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UU secretaries of state stress importance of voting

California and Minnesota secretaries of state to receive Wilton Prize at UUA General Assembly.
By Donald E. Skinner
6.22.09

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Secretaries of State Bowen and Ritchie

California Secretary of State Debra Bowen and Minnesota Secretary of State Mark Ritchie (Courtesy of the Offices of the California Secretary of State and the Minnesota Secretary of State)

The secretaries of state of Minnesota and California will be honored at the Unitarian Universalist Association’s General Assembly June 24–28 in Salt Lake City. They will receive the Wilton Peace Prize, given annually by the UUA to individuals or groups in recognition of their contribution to “peace and human progress.”

Both secretaries, Debra Bowen in California, and Mark Ritchie in Minnesota, are Unitarian Universalists. In addition to receiving the prize at a plenary session Friday afternoon, they will present a workshop at 6:45 p.m. on Friday called “Strengthening Democracy Now,” discussing how to extend democracy to marginalized communities, standardize elections, and increase citizen participation.

The secretary of state is usually responsible for election-related issues although they may have several other areas of responsibility. In recent interviews Bowen and Ritchie shared their visions of how a secretary of state can strengthen democracy.

Bowen, a member of the UU Community Church of Santa Monica, strives for fair elections. “I want election rules to be such that the system handles situations correctly, regardless of who is in office,” she said. “The system of democracy needs to work independently of who runs it. The rules need to be applied fairly.”

Other secretaries of state view their roles differently, she said. “Some think they don’t have any role in voter education and outreach and that theirs is just a ministerial role to process voter applications and make things work in a mechanical way,” she said. “I have a more expansive view.”

She’s in favor of universal voter registration, registering people automatically when they use government services such as obtaining a driver’s license or applying for welfare benefits. “We have the ability now to include 90 percent of our citizens in that manner,” she said. “Doing that would also allow us to focus on the 10 percent, primarily in urban areas, who we are least likely to come into contact with.”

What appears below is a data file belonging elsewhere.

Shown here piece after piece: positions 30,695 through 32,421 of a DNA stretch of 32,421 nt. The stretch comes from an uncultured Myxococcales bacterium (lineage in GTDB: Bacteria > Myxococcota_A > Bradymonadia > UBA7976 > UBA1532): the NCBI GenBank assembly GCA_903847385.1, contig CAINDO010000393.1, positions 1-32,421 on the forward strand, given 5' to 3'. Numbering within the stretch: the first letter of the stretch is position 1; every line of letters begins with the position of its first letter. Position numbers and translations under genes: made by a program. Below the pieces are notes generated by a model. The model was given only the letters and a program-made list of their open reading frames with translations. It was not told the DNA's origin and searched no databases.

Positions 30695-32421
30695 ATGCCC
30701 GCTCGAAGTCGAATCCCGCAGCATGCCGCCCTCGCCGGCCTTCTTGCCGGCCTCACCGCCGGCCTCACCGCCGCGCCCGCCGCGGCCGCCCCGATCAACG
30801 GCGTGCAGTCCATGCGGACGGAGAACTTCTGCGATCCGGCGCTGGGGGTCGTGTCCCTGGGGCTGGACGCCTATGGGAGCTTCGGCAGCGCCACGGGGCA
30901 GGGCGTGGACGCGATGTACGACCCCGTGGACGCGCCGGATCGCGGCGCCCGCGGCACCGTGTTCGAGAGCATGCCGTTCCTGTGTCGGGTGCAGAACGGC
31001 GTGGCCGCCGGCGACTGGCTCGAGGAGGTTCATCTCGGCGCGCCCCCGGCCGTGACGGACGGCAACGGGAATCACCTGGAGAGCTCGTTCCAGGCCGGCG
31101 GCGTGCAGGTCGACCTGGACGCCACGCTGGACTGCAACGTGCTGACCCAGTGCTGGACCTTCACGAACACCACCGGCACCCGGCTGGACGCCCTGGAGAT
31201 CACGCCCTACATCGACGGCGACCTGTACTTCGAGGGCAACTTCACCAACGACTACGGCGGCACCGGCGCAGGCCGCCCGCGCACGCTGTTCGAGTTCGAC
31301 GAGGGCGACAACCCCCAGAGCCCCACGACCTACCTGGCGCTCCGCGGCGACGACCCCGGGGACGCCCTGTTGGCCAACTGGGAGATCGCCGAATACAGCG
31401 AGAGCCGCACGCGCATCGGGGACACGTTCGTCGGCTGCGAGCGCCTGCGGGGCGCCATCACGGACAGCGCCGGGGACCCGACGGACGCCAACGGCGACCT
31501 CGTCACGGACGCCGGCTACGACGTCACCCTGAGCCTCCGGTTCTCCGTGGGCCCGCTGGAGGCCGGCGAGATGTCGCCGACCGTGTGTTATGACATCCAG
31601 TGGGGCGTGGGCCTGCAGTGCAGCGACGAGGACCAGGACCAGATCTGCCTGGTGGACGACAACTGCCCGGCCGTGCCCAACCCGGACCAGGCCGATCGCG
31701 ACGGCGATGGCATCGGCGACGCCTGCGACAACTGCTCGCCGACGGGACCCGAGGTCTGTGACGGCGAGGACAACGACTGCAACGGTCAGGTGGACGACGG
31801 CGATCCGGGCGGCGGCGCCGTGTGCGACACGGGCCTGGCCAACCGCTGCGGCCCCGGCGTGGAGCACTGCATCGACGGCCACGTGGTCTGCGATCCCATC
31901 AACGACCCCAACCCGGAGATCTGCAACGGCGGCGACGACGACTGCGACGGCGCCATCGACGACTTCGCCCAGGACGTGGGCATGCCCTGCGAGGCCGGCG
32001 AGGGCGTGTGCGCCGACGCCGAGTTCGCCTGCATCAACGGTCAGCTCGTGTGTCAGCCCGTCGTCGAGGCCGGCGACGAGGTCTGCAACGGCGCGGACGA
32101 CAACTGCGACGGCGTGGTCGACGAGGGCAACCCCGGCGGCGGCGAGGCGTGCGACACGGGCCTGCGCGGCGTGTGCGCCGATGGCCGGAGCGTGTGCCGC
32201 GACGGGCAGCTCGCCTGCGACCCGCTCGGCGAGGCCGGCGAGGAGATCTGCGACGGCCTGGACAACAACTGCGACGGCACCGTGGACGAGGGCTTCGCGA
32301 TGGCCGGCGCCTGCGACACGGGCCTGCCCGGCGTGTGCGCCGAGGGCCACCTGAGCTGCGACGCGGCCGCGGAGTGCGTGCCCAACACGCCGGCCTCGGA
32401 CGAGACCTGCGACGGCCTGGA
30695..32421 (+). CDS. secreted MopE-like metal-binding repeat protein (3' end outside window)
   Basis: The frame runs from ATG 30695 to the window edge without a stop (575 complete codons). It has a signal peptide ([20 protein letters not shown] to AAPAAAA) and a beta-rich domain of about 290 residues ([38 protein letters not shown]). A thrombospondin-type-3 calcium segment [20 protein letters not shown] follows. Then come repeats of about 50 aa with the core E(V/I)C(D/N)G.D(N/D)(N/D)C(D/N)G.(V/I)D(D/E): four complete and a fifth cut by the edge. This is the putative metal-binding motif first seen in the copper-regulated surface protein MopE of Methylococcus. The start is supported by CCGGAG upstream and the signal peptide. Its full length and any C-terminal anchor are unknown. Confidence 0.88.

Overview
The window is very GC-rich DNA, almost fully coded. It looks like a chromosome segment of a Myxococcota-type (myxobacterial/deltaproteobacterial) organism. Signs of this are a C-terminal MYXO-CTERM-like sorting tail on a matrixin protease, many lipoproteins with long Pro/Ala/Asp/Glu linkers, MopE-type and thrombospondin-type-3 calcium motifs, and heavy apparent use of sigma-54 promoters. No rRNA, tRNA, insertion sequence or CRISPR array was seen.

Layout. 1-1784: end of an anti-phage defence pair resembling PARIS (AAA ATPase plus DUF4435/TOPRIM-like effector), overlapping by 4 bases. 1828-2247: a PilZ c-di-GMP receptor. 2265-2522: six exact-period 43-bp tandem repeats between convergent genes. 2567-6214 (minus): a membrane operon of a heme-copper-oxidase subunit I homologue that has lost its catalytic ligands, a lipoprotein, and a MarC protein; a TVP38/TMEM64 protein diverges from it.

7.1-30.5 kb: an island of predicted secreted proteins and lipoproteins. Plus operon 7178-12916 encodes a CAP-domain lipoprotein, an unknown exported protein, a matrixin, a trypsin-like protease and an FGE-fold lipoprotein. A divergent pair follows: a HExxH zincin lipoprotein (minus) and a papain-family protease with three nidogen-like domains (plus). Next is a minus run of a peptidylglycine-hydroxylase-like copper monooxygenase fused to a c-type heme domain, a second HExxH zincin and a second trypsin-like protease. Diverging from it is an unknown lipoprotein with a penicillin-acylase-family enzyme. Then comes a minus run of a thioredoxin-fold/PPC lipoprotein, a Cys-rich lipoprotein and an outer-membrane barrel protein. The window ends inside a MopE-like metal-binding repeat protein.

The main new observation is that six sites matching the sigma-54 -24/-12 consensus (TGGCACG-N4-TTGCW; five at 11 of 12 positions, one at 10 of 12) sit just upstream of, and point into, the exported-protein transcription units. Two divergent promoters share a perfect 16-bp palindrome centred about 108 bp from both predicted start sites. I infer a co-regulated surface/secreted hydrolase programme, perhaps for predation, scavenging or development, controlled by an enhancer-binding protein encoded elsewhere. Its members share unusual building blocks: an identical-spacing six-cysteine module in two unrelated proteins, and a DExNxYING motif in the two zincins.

She also supports electronic voting, with a paper trail. “In California we use the optical scan method (with a paper ballot retained inside the machine). It’s old, boring, and reliable.”

Unitarian Universalists have long been active in the cause of democracy, she noted. “The range of things people can do to ensure good democracy is so broad. I encourage people to find an issue they have passion about and work to break down the barriers.”

Bowen has been secretary of state since 2006. Before that, she served three terms in the State Assembly and two terms in the State Senate.


“As secretary I focus on three points: addressing cynicism about voting, tearing down actual barriers, and making people feel welcome,” said Mark Ritchie of Minnesota, a member of First Universalist Church in Minneapolis.

He added, “Secretaries of state can do a lot, using the pulpit of the public media, and churches, etc., to help people understand how to vote. People who have never voted need direct information.”

He said that helping young people have a good first experience with voting is key to their continued participation. “If that first experience is positive,” he said, “they’ll often become lifelong voters because they feel like they made a difference.”

He supports election-day registration, noting that it raises participation by 10 percent. “There are conscious attempts by some to block people from voting by imposing barriers of taxes, expenses, and identification,” he said. “The constitutional guarantee of voting has been repeatedly abridged. But overall we have a great system.”

Besides encouraging people to vote, he invites them to become election judges, to actively support initiatives and candidates they believe in, and to run for office. “Every town has many citizen advisory groups and boards, from school boards to the regulation of nursing homes,” he said.

Congregations can offer their buildings as voting sites and can also support initiatives, but not candidates, he noted.

Being Unitarian Universalist has given him a broad nonpartisan perspective, he said. “If you believe in democracy, then you believe that everyone should participate. There are many people who want some voters to vote and who actively oppose efforts to get others to vote. That’s contrary to the values displayed in my church.”

Ritchie was elected secretary of state in 2006. In 2008 he was named the Most Valuable State Official in the United States by The Nation magazine, for his advocacy of free and fair elections and his impartial monitoring of the Minnesota vote recount in the 2008 U.S. Senate race.

The Wilton Peace Prize was established by Henry and Irene Wilton in 1984. Past recipients have included Amy Goodman of Democracy Now and U.S. Senator Edward M. Kennedy.


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